Man found guilty of murdering Grace Millane has been sentenced

Publish Date
Friday, 21 February 2020, 11:35AM

Warning: Article contains distressing content.

The man who killed Grace Millane has today been sentenced for the British backpacker's murder.

The convicted murder, 28, who still cannot be named for legal reasons, was found guilty and convicted last November for the December 2018 death.

Today he was sentenced to life imprisonment with a non-parole period of 17 years Justice Simon Moore in the High Court at Auckland.

Grace Millane was murdered in December of 2018.

Before handing down his sentence, Justice Moore said: "the real contest" at this sentencing was what minimum period of imprisonment should be ordered.

Justice Moore said Millane, who was using the dating app Tinder, was "travelling alone and not unsurprisingly wanted to meet others".

Justice Moore said only two people will ever know what really happened in the killer's apartment, and "one of them is dead".

"So what happened?"

By the jury's verdict, Justice Moore said, the claim of sex gone wrong was rejected.

Even the killer's second police interview, Justice Moore said, contained "demonstrable lies".

He continued to insist that Millane's death was "some terrible accident".

But Justice Moore said: "I accept that at some point you and Miss Millane must have discussed BDSM practices."

Justice Moore said some of the killer's lies to police were sprinkled with truth, which he must have known police would discover at some point from CCTV footage or other means.

Justice Moore said the killer will be referred to a psychologist while serving his sentence.

But, the judge said, no mental health issues had been diagnosed to date.

The killer has no previous criminal convictions, Justice Moore said.

"It is true by all definitions that almost all murders are cruel, brutal and callous in some way," Justice Moore said.

The jury by its verdict, Justice Moore added, was satisfied that the killer was at least "reckless" as to whether Millane died or not when he had his hands around her neck.

The judge said it was common ground that at some point during Millane's strangulation she would have lost consciousness, but it remains uncertain exactly when.

"We do not know if Miss Millane struggled, she most likely did," Justice Moore said.

Justice Moore said he agreed with the Crown that manual strangulation is a "particularly intimate" way to die.

Justice Moore said this is not a case where the strangulation was driven by rage or was premeditated.

But, he continued, there can be "no doubt" Millane was vulnerable.

"You were a stranger, she trusted you," the judge told the killer.

"You are a large and powerful man, she was diminutive," Justice Moore said.

"You were in a position of total physical dominance."

Justice Moore said: "I find, as a fact, that Miss Millane must have died before 1.29am on December 2, 2018."

He said this because the killer at that time began searching the internet for "Waitakere Ranges" and "hottest fire".

Justice Moore said the killer's photographs of Millane's naked body were rightly described as "depraved".

He said these were not the actions of someone panicking but rather underscored the total lack of empathy and the objectification of Millane.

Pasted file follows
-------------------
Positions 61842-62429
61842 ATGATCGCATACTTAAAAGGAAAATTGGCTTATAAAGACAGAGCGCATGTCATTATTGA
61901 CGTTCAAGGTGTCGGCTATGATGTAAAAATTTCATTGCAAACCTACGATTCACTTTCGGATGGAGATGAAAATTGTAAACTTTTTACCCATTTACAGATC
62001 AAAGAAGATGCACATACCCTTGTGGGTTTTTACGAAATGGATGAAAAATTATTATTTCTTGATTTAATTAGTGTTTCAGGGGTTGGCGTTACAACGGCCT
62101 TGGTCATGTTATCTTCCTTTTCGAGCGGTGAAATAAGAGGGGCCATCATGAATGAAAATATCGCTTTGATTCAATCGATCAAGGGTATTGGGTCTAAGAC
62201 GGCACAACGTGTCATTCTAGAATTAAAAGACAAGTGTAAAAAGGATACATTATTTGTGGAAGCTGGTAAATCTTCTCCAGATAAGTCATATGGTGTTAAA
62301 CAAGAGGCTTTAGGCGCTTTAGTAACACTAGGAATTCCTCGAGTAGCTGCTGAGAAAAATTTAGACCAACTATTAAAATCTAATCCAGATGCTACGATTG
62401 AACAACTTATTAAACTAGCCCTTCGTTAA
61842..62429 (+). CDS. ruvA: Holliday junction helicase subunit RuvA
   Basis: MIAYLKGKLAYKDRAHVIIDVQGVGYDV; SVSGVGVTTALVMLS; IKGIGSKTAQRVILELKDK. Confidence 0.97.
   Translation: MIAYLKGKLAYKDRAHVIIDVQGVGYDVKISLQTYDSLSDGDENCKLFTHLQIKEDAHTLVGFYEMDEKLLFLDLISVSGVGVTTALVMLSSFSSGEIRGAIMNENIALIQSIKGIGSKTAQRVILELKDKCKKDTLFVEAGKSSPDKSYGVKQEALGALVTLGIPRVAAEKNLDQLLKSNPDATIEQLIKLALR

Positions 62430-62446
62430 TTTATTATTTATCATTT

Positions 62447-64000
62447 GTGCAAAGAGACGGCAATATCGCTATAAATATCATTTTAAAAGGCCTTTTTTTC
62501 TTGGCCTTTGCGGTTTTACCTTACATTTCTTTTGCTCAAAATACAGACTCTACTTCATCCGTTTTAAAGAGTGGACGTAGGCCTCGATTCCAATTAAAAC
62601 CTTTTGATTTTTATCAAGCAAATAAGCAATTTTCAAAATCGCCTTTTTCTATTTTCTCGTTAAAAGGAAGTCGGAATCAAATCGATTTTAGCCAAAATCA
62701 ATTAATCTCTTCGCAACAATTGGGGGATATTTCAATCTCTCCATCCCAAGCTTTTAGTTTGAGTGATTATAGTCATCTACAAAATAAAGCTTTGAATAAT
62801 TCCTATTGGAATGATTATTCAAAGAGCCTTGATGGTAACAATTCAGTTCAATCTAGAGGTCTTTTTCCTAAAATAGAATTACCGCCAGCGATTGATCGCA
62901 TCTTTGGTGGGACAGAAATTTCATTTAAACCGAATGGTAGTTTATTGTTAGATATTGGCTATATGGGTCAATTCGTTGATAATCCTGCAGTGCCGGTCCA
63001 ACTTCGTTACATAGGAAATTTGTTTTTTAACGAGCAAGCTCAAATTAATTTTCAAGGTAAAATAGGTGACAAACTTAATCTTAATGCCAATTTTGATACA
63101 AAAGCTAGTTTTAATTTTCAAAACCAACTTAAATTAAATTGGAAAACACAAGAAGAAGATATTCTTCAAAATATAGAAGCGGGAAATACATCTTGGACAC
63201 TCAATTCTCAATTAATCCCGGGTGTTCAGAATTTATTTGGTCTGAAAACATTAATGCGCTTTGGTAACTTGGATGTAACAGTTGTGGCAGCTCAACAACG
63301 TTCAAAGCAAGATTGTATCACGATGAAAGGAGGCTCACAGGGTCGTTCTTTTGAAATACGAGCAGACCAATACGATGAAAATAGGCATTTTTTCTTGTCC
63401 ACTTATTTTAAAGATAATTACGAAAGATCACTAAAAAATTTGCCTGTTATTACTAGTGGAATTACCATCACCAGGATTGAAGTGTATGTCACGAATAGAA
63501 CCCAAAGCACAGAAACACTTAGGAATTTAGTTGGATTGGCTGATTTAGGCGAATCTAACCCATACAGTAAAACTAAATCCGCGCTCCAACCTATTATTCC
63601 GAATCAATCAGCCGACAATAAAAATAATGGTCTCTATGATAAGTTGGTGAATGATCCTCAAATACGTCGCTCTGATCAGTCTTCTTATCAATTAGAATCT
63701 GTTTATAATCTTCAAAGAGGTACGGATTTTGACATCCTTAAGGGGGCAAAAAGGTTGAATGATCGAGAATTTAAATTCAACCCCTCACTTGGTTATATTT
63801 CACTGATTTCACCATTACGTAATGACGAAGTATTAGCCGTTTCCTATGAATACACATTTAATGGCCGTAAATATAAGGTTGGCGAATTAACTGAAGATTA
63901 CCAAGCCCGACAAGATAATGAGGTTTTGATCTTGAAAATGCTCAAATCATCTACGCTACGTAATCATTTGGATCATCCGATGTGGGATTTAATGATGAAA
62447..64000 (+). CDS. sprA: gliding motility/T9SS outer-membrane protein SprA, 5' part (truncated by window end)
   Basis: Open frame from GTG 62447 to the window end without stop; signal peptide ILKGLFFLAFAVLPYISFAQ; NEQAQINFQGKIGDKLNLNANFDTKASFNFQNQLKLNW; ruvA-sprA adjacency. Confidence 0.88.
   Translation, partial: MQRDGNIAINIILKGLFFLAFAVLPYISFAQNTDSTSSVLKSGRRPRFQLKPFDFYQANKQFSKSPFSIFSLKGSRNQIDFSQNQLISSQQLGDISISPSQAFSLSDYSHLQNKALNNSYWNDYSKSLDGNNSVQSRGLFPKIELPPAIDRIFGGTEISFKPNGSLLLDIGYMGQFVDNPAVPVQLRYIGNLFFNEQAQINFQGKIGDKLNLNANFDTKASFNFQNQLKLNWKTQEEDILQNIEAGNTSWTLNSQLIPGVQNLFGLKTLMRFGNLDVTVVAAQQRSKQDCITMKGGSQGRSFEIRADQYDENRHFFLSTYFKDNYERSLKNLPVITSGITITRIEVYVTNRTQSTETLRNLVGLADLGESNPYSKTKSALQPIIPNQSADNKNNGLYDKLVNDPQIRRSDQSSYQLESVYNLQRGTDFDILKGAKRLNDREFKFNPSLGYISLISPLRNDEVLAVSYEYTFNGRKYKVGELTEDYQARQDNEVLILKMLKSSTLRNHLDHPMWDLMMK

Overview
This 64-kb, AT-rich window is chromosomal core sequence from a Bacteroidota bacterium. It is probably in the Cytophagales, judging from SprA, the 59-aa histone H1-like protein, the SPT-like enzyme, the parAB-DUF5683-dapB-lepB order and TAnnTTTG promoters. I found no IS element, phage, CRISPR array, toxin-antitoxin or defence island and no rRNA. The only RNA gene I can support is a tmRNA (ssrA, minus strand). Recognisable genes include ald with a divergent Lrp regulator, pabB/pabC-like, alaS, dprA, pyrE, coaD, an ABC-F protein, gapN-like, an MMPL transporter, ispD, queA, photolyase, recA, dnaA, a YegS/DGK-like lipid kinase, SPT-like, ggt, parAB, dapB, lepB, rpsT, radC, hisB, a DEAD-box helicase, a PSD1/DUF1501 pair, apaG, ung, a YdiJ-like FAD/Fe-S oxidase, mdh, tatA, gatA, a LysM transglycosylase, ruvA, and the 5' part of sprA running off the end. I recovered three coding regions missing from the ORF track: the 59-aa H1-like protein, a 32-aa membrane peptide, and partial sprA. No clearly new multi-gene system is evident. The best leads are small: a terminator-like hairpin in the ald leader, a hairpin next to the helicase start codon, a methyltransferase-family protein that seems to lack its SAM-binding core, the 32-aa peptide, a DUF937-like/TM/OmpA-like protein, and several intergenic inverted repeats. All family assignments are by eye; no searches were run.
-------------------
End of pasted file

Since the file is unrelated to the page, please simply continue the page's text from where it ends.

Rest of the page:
Justice Moore said the killer could claim little credit for telling police where Millane's body was buried.

He said the police were already "close on your heels".

Justice Moore said the starting point for the killer's minimum period of imprisonment should be 17 years.

"I accept that you had a volatile upbringing, and that may well have influenced the person you are today," the judge told the killer.

Justice Moore said he could find "no factors" shifting the killer's culpability.

Life imprisonment means exactly what it says, Justice Moore said, life behind bars.

He said it was a common misconception that murderers will be out of prison within 10 years.

The killer has been sentenced to life imprisonment with a non-parole period of 17 years.

Prior to Justice Simon Moore's sentence and statement, Crown prosecutor Brian Dickey is now providing Justice Simon Moore with his oral submissions.

Dickey said Millane's death by strangulation was a "very personalised" way to kill a person.

Dickey said the actions of the killer after Millane's murder showed callousness, including his search for internet pornography and taking intimate photos of Millane's dead body.

He said the killer "erotised" the murder which displayed "depravity".

But the murderer's actions didn't stop there as he tried to "cover up his tracks" and lie to police.

There was a high-degree of "cruelty, depravity, and callousness", Dickey said.

The verdict of the jury, Dickey said, showed this was not "rough sex gone wrong" but a murder.

"It was a violent death for Grace Millane."

Ian Brookie, the killer's lawyer, also shared his oral submissions.

He said the Millane family's acute sense of loss is acknowledged.

But, the killer maintains his innocence, Brookie said.

Brookie said a 17-year minimum period of imprisonment is "not realistic" and suggested instead that 12 years without parole would be "appropriate".

"This is not a case involving a high degree of callousness, brutality or depravity. No more than any other murder case.

When compared with other murders, Brookie, said: "This was certainly not a brutal or callous case".

"We're more in the 12-year department," he said for the non-parole period.

He said the murderer had a real prospect of rehabilitation.